Author Topic: adpositions with verbs: more than just {tok} and {lu}  (Read 1559 times)

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Offline wm.annis

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adpositions with verbs: more than just {tok} and {lu}
« on: October 30, 2010, 10:26:59 am »
Once we learned from Frommer that tok is a transitive verb meaning more inhabit, occupy a place, all sorts of new questions presented themselves.  In particular, what verb do we use if we want simply to express location with an adposition using a neutral verb.  How would we say, "they are under the Tree of Souls"?

In discussions here, and in email with Frommer, many many possibilities have been raised.  Frommer himself has not yet given a firm answer on this either.

1.  We could just use lu.  However, to many people this doesn't taste very Na'vi, especially in light of tok.  Frommer himself, though initially accepting of things like pa'li lu uo utral the direhorse is behind the tree, felt it was unnatural given tok (or at least he did back in April).

2.  We could just use tok.  This presents a few syntactic puzzles, however.  The verb is transitive, but to use it only with a preposition seems a bit off.  One dodge, which O.F. came up with, is to use a prop noun, tseng, as in pa'lil tok tsengit a uo utral the direhorse is (in the place) behind the tree.  I'm not really sure how often we say things such as "X is PREP Y" compared to using adpositions with more substantial verbs, so I'm not sure there's any problem with a slightly wordy way to say "X is PREP Y."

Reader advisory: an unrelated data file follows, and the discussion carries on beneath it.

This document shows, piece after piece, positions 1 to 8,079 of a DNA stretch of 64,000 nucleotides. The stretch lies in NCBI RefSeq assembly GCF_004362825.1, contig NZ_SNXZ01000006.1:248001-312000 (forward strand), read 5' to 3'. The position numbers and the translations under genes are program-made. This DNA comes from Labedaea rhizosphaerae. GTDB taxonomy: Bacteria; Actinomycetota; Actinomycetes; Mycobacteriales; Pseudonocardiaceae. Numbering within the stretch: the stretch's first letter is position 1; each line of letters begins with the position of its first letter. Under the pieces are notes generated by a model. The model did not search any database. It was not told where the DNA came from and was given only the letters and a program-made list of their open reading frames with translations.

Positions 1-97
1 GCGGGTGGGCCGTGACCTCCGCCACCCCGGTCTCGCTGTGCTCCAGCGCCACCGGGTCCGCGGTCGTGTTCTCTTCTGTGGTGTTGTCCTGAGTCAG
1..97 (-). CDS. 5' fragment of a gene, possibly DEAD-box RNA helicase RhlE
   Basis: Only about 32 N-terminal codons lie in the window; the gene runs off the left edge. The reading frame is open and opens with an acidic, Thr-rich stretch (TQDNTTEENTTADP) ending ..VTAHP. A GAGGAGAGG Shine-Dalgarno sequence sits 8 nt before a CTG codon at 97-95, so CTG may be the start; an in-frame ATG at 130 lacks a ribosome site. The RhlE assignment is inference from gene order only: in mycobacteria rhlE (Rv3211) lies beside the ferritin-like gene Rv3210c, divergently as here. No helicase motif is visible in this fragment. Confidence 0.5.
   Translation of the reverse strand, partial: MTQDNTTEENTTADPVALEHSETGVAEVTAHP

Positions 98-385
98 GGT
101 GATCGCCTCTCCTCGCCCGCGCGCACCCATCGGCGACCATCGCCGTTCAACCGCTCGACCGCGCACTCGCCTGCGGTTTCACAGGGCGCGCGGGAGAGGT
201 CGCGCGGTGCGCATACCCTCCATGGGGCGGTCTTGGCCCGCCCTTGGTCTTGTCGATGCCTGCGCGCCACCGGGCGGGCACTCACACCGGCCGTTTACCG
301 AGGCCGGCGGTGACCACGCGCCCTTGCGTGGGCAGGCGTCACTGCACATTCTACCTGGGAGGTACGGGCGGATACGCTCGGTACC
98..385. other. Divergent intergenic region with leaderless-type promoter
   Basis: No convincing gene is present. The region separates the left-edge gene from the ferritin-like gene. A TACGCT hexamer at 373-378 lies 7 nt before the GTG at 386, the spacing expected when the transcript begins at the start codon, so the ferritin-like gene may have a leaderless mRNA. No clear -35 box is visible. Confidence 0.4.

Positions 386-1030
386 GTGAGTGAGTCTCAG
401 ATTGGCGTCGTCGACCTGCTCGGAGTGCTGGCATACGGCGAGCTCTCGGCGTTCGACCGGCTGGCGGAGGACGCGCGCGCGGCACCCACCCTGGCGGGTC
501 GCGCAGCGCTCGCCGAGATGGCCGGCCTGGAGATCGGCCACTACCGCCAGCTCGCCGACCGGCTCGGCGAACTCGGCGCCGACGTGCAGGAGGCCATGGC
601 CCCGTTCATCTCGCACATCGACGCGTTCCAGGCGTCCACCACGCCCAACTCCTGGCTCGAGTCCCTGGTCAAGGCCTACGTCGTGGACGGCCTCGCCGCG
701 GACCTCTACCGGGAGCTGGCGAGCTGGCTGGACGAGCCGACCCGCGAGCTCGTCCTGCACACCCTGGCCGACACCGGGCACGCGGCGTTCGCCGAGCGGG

3. We could avoid the issue altogether.  This idea has been percolating in my head for the last few days.  In many, many languages, there is no copula, nothing that is quite like lu, or it is restricted so much it can only be used to equate nouns and pronouns ("he is a healer," etc.).  Instead of using a copula, such languages use postural verbs.  The most basic set of postural verbs is fairly common, and is the one English has:

  stand something longish is upright somewhere
  lie something longish is supine or horizontal somewhere
  sit something of unspecified shape is located somewhere

Some languages elaborate their postural verbs quite a lot.  Amusingly, one variation is sit which refers to a mass of non-solid material, like a pile of sand or rope — or people sprawled out carelessly.  :)

In any case, in such languages you use a postural verbs as auxiliaries for things such as state ("he lies sick, she stands annoying") and location ("it's sitting beside the tree").  We actually have a hint of this in Na'vi, from film dialog:

  eo ngenga kllkxem ohe I stand before you (Jake to Tsu'tey).

Unfortunately, we don't yet have a verb for to lie, but we do have kll·kxem for stand and heyn for sit.

I'll repeat that Frommer has yet to give a solution for this matter.  Perhaps some day I'll offer this to him as a possible approach.  But for now, I'm just posting it here as a dodge, a stylish way to avoid a grammatical quagmire at least some of the time.
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Offline Nyx